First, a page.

Donegal parent

A Donegal School District parent holds up a sign made my her daughter regarding the state's school mask requirement during a school board meeting Thursday, Sept. 9, 2021. 

When: Donegal school board meeting, Sept. 9.

What happened: Superintendent J. Michael Lausch asked the board to set the threshold of positive COVID-19 cases requiring a building to be closed. The Department of Education recommends that if 5% of a building’s population were to be quarantined, that building only, rather than the entire district, would need to move to virtual instruction. Lausch stated that percentage would equate to about 50 people, students or staff, in the high school. The board passed the guidelines 9-0. The board also voted to give families until Sept. 27 to present a doctor’s note to exempt their children from needing to wear a mask.

The look of the meeting: The same atmosphere that has loomed over recent school board meetings in neighboring districts faced with mask mandates made its way to Donegal. The board moved the meeting to the high school auditorium to accommodate the higher-than-usual attendance. All board members in attendance were wearing face coverings. There was heightened police presence. Board President Oliver C. Overlander III asked that “everyone remain respectful” and watch their language while making public comments, acknowledging the tension and emotions evident in the room.

Quotable: “We have children in the audience,” Overlander appealed.

Public comment policy: A rule limited public comments to three minutes per person. Those that signed up to speak were called forward in small groups and asked to line up, socially distanced, behind one another until it was their turn to approach the microphone.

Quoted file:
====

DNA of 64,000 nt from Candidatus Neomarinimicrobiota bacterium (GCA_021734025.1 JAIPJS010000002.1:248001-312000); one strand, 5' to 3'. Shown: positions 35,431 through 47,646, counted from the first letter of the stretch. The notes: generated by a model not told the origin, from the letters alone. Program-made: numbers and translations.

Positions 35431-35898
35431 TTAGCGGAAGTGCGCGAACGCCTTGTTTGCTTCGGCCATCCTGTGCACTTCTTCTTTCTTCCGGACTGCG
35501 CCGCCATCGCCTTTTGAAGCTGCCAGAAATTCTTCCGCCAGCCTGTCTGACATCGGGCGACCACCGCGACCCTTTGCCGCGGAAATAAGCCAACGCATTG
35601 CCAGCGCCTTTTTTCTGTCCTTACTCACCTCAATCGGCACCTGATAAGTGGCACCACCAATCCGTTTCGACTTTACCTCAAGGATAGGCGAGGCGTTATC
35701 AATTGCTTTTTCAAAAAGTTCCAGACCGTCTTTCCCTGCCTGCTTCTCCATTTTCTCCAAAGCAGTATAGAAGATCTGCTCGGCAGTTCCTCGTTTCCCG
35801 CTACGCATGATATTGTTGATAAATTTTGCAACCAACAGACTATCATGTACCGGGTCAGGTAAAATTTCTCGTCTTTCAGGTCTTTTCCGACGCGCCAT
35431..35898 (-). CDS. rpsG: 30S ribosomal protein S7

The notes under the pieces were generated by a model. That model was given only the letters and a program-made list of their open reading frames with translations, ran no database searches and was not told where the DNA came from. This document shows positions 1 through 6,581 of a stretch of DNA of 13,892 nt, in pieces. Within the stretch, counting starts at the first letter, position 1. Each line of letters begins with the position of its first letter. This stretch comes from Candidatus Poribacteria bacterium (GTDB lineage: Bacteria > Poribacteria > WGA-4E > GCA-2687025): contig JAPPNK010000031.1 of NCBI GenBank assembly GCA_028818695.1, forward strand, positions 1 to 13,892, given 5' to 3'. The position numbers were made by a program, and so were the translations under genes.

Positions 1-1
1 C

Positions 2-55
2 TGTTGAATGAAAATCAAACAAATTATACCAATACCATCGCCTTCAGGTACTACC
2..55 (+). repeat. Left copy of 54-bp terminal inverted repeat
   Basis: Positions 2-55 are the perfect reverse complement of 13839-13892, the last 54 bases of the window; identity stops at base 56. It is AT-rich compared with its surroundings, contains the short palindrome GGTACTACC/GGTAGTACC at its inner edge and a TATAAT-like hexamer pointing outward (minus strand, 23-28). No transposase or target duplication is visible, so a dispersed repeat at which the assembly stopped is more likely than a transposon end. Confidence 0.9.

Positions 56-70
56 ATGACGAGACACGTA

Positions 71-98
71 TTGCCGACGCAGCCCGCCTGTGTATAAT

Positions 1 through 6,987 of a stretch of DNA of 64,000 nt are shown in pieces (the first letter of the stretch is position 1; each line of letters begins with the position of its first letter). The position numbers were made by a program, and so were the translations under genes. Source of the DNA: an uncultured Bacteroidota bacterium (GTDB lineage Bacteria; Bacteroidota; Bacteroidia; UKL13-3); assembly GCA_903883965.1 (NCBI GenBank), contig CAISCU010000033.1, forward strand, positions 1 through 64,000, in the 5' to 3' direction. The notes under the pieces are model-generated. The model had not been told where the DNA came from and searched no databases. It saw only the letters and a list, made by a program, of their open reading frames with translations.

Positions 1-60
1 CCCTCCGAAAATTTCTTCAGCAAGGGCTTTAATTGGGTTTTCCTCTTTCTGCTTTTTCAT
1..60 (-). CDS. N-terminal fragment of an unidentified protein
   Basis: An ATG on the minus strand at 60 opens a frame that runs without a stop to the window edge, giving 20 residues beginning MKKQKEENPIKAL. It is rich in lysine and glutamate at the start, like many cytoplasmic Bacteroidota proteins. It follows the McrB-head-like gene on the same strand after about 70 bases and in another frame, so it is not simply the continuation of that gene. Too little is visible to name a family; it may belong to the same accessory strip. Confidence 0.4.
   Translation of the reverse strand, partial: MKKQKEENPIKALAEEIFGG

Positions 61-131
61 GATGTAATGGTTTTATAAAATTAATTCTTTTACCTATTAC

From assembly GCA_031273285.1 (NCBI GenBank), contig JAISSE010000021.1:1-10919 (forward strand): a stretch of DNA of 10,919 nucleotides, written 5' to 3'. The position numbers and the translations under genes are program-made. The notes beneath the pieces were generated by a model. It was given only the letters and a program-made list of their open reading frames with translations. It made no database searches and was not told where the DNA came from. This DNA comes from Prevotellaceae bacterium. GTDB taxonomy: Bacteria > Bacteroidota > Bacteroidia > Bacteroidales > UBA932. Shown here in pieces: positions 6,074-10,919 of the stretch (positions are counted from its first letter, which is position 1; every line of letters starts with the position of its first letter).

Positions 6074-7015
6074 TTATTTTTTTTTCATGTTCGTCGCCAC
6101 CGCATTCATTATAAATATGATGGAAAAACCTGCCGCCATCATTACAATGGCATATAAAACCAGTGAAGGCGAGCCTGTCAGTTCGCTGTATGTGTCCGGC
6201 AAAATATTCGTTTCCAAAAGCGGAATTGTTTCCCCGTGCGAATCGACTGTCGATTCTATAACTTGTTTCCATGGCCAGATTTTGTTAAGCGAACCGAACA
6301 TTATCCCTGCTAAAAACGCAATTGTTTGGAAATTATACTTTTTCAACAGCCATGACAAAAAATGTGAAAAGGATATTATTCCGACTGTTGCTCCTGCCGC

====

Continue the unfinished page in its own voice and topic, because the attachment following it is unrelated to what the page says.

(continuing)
Public comments: Justin Neideigh, president of the district’s teachers union, Donegal Education Association, along with co-president Donald Seibert, spoke to the audience about the importance of the educational journeys the district’s students are undertaking. “We need to be fighting for the hearts and minds of the next generation,” Neideigh said. “We are here tonight to call for unity,” Seibert followed, as he praised students for their tenacity during the less-than-ideal times and urged them to continue in their excellence. Their comments, which did not touch the topic of masks, provided a stark contrast to other residents, and their words were applauded in a moment that sought unity.

Closing words: Following the last public comments, prior to the meeting being adjourned, board member Ron Melleby spoke to the crowd, “We’re trying our best. Hang in there.” He thanked the audience for their passion. Melleby signed off with, “Let’s just keep this thing together, OK?” echoing Donegal’s notion of One Tribe.

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